THE MAMMALIAN DIGESTIVE SYSTEM
The mammalian digestive system consists of the alimentary canal ( complete digestive tract) and various accessory glands that secret digestive juices into the canal through the ducts. The food is moved along the tract by the contraction of smooth muscles in the walls of the canal. These rhythmic contraction waves are called peristalsis. The regulation of passage of material from one chamber to another within the canal is controlled by ring-like valves called sphincters.
The accessory glands of the mammalian digestive tract are three pairs of salivary glands, the pancreas, the liver, and its storage organ the gall bladder.
Now lets follow a meal through the human digestive canal.
The Oral Cavity – Mouth
Physical and chemical digestion of food begin in the mouth. During chewing the food is made easier to swallow and the food’s surface area is increased. The presence of food in the mouth triggers a nervous reflect that causes the salivary glands to secret saliva into the mouth. Often saliva is secreted due to a smell or sight. In humans , almost a liter of saliva is secreted into the mouth daily. That may sound like a lot, but for horses it is gallons! Human saliva contains mucin which is a slippery glycol-protein which protects the mouth from abrasion and lubricated the food for swallowing. Saliva contains buffers that help prevent tooth decay by neutralizing acids in the mouth. There are also antibacterial agents in the saliva. The digestion of carbohydrates begins in the mouth. Saliva contains salivary amylase, a digestive enzyme that hydrolyses starch ( a glucose polymer from plants and glycogen ( a glucose polymer from animals). This enzyme breaks down the carbohydrates into smaller polysaccharides and the disaccharide maltose. The tongue located in the oral cavity helps to manipulate the food during chewing and shapes the food into a ball called the bolus which it pushes to the back of the mouth and into the pharynx.
Out throat is the pharynx which leads to both the esophagus and the windpipe ( trachea).
When a human swallows the to of the windpipe moves up so that its opening , the glottis, is blocked by a flap of cartilage called the epiglottis. This helps to ensure that the bolus enters the esophagus.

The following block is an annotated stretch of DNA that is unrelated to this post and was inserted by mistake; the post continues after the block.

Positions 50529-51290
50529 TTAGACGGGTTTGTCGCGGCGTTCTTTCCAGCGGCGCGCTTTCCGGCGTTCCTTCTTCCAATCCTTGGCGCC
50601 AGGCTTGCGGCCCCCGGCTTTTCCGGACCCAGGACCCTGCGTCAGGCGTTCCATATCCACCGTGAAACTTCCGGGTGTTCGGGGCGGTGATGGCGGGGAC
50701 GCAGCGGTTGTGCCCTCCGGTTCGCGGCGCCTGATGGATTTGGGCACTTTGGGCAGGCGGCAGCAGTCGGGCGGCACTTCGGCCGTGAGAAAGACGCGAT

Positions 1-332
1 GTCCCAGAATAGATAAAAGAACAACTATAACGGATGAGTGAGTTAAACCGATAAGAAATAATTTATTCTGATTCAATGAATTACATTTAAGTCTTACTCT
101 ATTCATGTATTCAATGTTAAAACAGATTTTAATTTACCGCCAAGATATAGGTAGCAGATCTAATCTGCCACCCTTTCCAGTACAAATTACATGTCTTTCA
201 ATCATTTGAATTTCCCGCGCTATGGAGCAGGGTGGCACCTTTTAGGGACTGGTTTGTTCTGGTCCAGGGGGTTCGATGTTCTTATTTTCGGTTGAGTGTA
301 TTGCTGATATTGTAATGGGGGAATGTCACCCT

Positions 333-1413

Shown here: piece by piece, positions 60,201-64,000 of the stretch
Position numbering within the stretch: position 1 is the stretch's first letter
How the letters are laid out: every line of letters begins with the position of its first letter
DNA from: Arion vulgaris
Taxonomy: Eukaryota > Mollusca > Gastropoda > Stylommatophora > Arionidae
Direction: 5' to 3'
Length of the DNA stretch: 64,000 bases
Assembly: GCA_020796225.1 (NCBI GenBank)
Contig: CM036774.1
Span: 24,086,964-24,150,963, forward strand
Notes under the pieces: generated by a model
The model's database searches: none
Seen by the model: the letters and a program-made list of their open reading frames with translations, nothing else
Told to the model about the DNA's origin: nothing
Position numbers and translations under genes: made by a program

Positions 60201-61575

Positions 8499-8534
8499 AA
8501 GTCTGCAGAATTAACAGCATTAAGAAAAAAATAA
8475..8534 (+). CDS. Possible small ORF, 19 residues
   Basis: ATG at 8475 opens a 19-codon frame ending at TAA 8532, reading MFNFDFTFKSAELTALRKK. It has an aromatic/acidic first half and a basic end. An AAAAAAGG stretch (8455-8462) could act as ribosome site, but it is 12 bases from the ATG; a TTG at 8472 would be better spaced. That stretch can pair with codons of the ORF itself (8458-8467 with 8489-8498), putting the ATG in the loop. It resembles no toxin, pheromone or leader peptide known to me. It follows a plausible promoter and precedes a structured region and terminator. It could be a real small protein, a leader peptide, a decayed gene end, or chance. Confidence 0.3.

The esophagus channels food from the pharynx to the stomach. The muscles in the walls move the food. The first part of swallowing is a voluntary act but then the involuntary waves of contraction of the smooth muscles take over. Salivary amylase continues to hydrolyze starch as the bolus passes through the esophagus.
The stomach is located on the left side of the abdomen , just below the diaphragm. Since its walls are elastic and it has accordion-like folds, the stomach can hold up to 2 liters of food and water. The walls of the stomach secret gastric juices, a digestive fluid that mixes with the food. Since this fluid has a high percentage of HCl , its pH is about 2 which is acidic enough to dissolve iron nails. The functions of this acid include : 1. disrupt the extra-cellular matrix that binds cells together 2. kill most bacteria in the food.
Also present in this gastric juice is pepsin, an enzyme that begins the hydrolysis of proteins by breaking peptide bonds. Cells of the stomach wall are protected from pepsin by a coating of mucus. The epithelial cells which generate this mucus are eroded by the acid and therefore the stomach lining must be replaced by mitosis every three days.
Much of the time the stomach is closed off at both ends. The opening from the esophagus to the stomach is called the cardiac orifice. This opening will open when a bolus is ready to pass. Occasionally there will be backflow of acid chime from the stomach into the lower ed of the esophagus, causing heartburn. If heartburn persists,
An ulcer could develop in the esophagus. The opening from the stomach to the small intestine is the pyloric sphincter. This opening regulates the passage of chime into the small intestine. This happens a squirt at a time, taking about 2-6 hours to empty the stomach after a meal.